You may have wondered why so much business advice is directed at year one. The answer, in the most simple of terms, is that the first year of business is like trying to learn to ride a wild horse when you only discovered horses existed ten minutes ago. Not only that but imagine trying to tame Bucking Brian the Crazy Carnival Colt while you face the added pressure of knowing if you fail, your family will be affected. Year one doesn’t play games.
That’s why we could all use a little signpost here and there to nudge us in the right direction. Let’s take a few moments to consider some tips for success in year one.
If you haven’t come across brand marketing, it’s a catch-all term for the ongoing strategy that business leaders employ to boost both brand recognition and overall reputation.
The whole point in developing your strong on-brand message is to create a loyal customer base of repeat buyers. In this way, you benefit not only from repeat custom but from word of mouth and positive reviews. You have probably been in the situation before where a friend or family member recommends a product or service, and you have no doubt been in the situation of reading and trusting multiple similar reviews. Your brand can benefit from that kind of free publicity, but you have to pay attention.
Listen to your customers. Encourage feedback and let yourself be seen putting any actionable insights into place. Your customers want a quality service backed by integrity and transparency. Give it to them.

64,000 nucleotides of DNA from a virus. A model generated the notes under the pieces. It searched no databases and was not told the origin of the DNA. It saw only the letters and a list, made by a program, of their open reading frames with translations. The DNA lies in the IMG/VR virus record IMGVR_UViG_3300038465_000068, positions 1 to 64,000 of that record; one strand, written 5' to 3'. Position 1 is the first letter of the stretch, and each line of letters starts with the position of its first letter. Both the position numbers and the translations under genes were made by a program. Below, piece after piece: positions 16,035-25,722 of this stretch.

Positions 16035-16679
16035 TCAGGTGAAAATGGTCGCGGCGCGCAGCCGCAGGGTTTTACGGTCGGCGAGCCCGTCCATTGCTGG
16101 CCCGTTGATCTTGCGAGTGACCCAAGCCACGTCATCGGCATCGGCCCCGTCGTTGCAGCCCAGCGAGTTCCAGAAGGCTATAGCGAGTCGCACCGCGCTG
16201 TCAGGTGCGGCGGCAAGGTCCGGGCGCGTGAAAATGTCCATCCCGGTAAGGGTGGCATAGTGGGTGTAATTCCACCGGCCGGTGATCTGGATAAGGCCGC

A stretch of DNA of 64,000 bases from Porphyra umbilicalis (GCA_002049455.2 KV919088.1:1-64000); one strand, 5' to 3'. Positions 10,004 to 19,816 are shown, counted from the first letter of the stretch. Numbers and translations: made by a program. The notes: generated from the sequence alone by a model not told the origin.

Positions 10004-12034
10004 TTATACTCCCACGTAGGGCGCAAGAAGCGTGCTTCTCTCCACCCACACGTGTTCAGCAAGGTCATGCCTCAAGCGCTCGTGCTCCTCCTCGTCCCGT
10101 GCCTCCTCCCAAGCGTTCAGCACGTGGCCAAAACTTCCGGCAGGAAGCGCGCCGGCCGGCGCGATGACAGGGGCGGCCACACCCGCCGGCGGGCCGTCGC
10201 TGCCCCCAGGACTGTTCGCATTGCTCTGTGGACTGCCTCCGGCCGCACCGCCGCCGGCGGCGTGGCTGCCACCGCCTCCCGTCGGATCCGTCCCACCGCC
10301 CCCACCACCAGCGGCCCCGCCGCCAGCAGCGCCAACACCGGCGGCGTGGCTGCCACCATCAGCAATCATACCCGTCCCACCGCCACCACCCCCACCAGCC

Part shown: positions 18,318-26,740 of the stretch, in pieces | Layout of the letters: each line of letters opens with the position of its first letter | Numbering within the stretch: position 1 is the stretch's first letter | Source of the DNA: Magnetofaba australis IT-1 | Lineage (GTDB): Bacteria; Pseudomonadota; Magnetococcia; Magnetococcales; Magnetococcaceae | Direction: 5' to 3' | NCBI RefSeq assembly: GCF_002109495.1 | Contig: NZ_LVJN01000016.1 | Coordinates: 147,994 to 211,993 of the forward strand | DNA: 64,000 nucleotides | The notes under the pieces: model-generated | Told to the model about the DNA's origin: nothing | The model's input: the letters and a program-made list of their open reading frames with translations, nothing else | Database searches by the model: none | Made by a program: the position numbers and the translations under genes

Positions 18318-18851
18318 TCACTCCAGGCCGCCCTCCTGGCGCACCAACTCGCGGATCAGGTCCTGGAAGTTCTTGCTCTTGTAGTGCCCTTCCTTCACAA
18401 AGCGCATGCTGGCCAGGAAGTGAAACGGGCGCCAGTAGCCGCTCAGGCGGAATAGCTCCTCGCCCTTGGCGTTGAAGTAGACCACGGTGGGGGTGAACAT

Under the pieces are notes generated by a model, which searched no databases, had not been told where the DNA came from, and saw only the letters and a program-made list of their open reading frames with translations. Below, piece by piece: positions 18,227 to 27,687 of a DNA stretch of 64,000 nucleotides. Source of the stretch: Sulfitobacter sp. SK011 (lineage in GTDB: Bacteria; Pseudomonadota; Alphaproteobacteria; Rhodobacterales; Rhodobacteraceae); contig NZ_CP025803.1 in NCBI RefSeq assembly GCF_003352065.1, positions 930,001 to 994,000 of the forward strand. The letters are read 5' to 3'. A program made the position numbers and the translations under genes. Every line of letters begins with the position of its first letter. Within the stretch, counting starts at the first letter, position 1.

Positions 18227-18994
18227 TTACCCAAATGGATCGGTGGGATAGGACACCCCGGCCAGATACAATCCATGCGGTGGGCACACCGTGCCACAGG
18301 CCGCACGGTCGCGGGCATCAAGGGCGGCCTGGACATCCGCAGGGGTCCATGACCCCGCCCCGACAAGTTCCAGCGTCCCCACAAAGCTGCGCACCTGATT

Up your connection speed
Home businesses typically rely on very average (which you can also read as pretty weak) upload and download speeds designed for home use. Here’s a tip. Type in ‘speed test’ on Google. Click the run test button, and see what kind of upload and download speeds you are receiving.
If you aren’t getting the advertised speeds that you’re paying for, it’s time to make the switch. This is important for several reasons. Not only do you need a strong internet connection to carry out all of your administrative duties, but you need to know that your customers won’t be faced with denial of access if you experience a surge in orders. Don’t forget, your home server IS your shop. The more people that try to get through the door, the bigger that door needs to be…
Hosting your business in the cloud
Cloud hosting is nothing new. But as it is a subscription service, you probably think it’s something you can do without in the early stages. And you’re right. But how long do those early stages last? One month? Two months? Maybe the first six months?
Sooner or later, if everything goes to plan, your website is going to experience greater and greater demand. You need an outsourced service that offers round the clock scalable access to your applications. Find a vendor that suits you and speak to them about your business – they will be more than happy to help with your hosting.